Swimming Capability: Even if your dog is a confident swimmer, using a doggie life jacket (PFD) is a great option—especially the first few times out. It’s not only a great safety precaution, but the handle on the PFD can be essential to getting your dog back on board if he jumps off, or if you decide to swim in deeper waters. While we’re on the topic, do stay alert in case your furry friend decides to take a flying leap—be ready to react to your dog’s movements, since you’re both sharing a limited space!

Canine Leash-Free Zone: Even though you’ll likely be leashing up, don’t leash your dog on a SUP. Dangling leashes can be hazardous to you and your dog, because they might catch on submerged objects like rocks and branches, especially in rivers and lakes. If your leashed dog leaps in the water, she can get tangled up, too, which is potentially fatal. This is sometimes a contentious topic, but the consensus seems to lean towards no leash for a pooch, and a leash for you!

Hydration: You might be paddling in plenty of water, but bring some fresh H2O for you and your canine. If your pup is hydrated, he’ll be less likely to want to try drinking from an ocean or lake! Even if you’ve heard it from your mom a million times, it bears repeating: stay hydrated while exercising.

Sun and Salt: Keep an eye on your dog when it comes to water (especially saltwater) exposure and sunlight. Use sunscreen liberally on your own skin, and potentially give your dogs a little dab on the ears, nose, or even belly. Consider Doggles, or doggie goggles, to protect your pup’s eyes. It also might be helpful to wash your dog down after they’ve been splashing around in the Potomac or Chesapeake.

Getting your Pup SUP-Ready:

If you have a SUP, you can do these activities at home and repeat them as needed. If you’re renting a SUP instead, just modify these exercises and try them on the dock or shore before you get in the water.

Introduce the SUP: First, keep your SUP in the house or on the front porch: someplace accessible so your dog can get familiar. Give your dog a treat on the SUP or place some of his favorite toys on it. If he’s still shy, you can sit on the SUP and have him come to you. Size permitting, have him sit on your lap so he can increase his comfort level and get used to being on the board.

Handle your Commands: Ensure your dog is comfortable with basic commands, such as “Sit” and “Stay.” It’s easy to see how these can come in handy when you’re in the middle of a river or lake and your dog starts getting antsy. You should also develop basic commands for SUP use only. “On,” “Off,” and “Jump” are great options for getting on the board, off the board, and jumping into the water to swim. Teach these commands with positive reinforcement like any other training. (You probably also want to practice a “Come” command, too, in case they head out too far!)

Get Comfy with the PFD: Let your dog practice wearing a life jacket on land for a little while, just for comfort purposes. Make sure it has a handle, so you can grab your pooch if you need to!

Give Her Some Traction: Give your pup better board traction by trimming her nails and the hair between her paw pads. Ideally, it helps to use a SUP with a built-in cushion mat, which makes standing a bit easier. Feel free to supplement with other non-slip traction appliques, available online and at marine stores—but in a pinch, spreading out a wet towel can do the job.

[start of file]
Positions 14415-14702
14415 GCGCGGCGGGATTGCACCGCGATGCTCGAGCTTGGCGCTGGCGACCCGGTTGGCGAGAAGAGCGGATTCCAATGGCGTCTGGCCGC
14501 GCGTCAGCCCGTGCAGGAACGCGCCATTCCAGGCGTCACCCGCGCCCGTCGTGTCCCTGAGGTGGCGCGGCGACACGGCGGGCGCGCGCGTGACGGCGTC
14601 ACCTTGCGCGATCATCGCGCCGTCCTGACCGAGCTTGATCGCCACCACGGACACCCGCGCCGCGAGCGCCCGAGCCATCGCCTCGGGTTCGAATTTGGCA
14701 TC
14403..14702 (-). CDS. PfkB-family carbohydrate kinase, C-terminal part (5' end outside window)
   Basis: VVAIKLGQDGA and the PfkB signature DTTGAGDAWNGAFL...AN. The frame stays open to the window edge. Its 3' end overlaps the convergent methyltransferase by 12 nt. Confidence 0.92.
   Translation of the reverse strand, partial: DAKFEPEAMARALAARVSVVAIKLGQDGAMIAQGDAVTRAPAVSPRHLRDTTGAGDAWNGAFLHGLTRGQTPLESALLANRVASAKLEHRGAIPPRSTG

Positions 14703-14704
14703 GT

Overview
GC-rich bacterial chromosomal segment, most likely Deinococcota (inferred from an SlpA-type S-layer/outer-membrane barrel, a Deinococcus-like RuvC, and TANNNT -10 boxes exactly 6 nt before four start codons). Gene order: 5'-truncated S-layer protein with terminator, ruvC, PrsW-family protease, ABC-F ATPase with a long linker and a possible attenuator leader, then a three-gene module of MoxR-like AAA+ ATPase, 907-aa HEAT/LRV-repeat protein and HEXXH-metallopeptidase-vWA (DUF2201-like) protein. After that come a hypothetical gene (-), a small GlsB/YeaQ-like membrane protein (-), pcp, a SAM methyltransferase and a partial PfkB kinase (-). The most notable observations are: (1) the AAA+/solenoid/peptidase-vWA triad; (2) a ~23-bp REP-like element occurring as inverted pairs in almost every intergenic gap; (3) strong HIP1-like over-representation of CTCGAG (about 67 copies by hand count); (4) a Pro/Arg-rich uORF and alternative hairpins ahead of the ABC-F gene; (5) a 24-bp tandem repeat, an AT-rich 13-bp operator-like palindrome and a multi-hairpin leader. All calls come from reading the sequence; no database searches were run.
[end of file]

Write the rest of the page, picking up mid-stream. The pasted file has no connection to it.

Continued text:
Tips for Your First Human-and-Dog Trip:

Practice Solo: Ideally, take a SUP out without your dog first, just to establish some basic comfort with it. That way, when you add in the additional (potentially rowdy) factor of your dog, you already have some confidence on the water. To increase balance and control, consider kneeling on your first adventure with your pooch.

Only One Pup: Some people feel comfortable bringing multiple dogs on their board, but keep it simple with one for now!

Keep it Short: Plan your first trip to be 30 minutes on the water so your dog can get a good first taste, but not get too tired or bored.

Easy On/Off: Choose a location that has easy water access such as a shoreline, ramp, or dock that is very close to the water. Easy access will make the best first experience for you and your dog.

Low-Key: Practice in calm, shallow waters with no rocks or hazards. Take your first trip on a low-wind day on a lake, or maybe a slow-moving, wide river or bay in shallow (3-4 feet deep) water. The calm waters are easiest for a dog to adjust to, and easiest for you to balance, paddle, and monitor. The shallowness will let you easily get on and off the board as needed to help your pup.

Gear: Don’t overpack. For your maiden voyage, just bring along the basics: sunscreen (for you and your dog—especially short-haired dogs), dry bag for your essentials, water, and water bowl. Don’t forget to bungee your gear to your board and bring along a few first aid supplies such as Band-Aids, an Ace bandage, antibacterial ointment for cuts, etc. 

End with a Treat: Use treats throughout the trip to reinforce training, and always reward your pooch at the end with a treat so they look forward to their next adventure!

Where to SUP:

If you need to rent a board, try out Boating in DC. As one of the only rental providers in the area that permits dogs and offers doggie life vests, it’s a solid choice for beginning paddlers. They have 8 locations throughout the DC metro, but only the ones below actually rent out SUPs. www.BoatinginDC.com

• The Wharf Boathouse

• Fletcher’s Boathouse

• Key Bridge Boathouse

• National Harbor

• Thompson Boat Center

If you already have a board, take a look at these possible SUP spots:

Pohick Bay: 10 miles South of Old Town Alexandria, off Rt. 1, easily accessible with parking, $5 Launch Fee, Park Entrance fee if not within jurisdiction: https://www.novaparks.com/parks/pohick-bay-regional-park

Belle Haven Marina: 1 mile south of Old Town Alexandria off the GW Parkway, $5 Launch Fee, easy access with parking. www.saildc.com/

Riverbend Park: Great Falls, 15 miles north of Old Town off the GW Parkway, $5 Launch Fee, easy access with parking. https://www.fairfaxcounty.gov/parks/riverbend/boating

Editor’s Note: Angela is not a professional SUP boarder—she’s a casual SUP enthusiast and dog lover. Always consult with an expert or experts if you have safety questions about SUP-ing, and please use caution when you’re on the water! It’s also good to check out the U.S. Coast Guard regulations for SUP-ing outside of a swimming or bathing area: https://www.nrs.com/learn/uscg-regulations-for-sup.asp.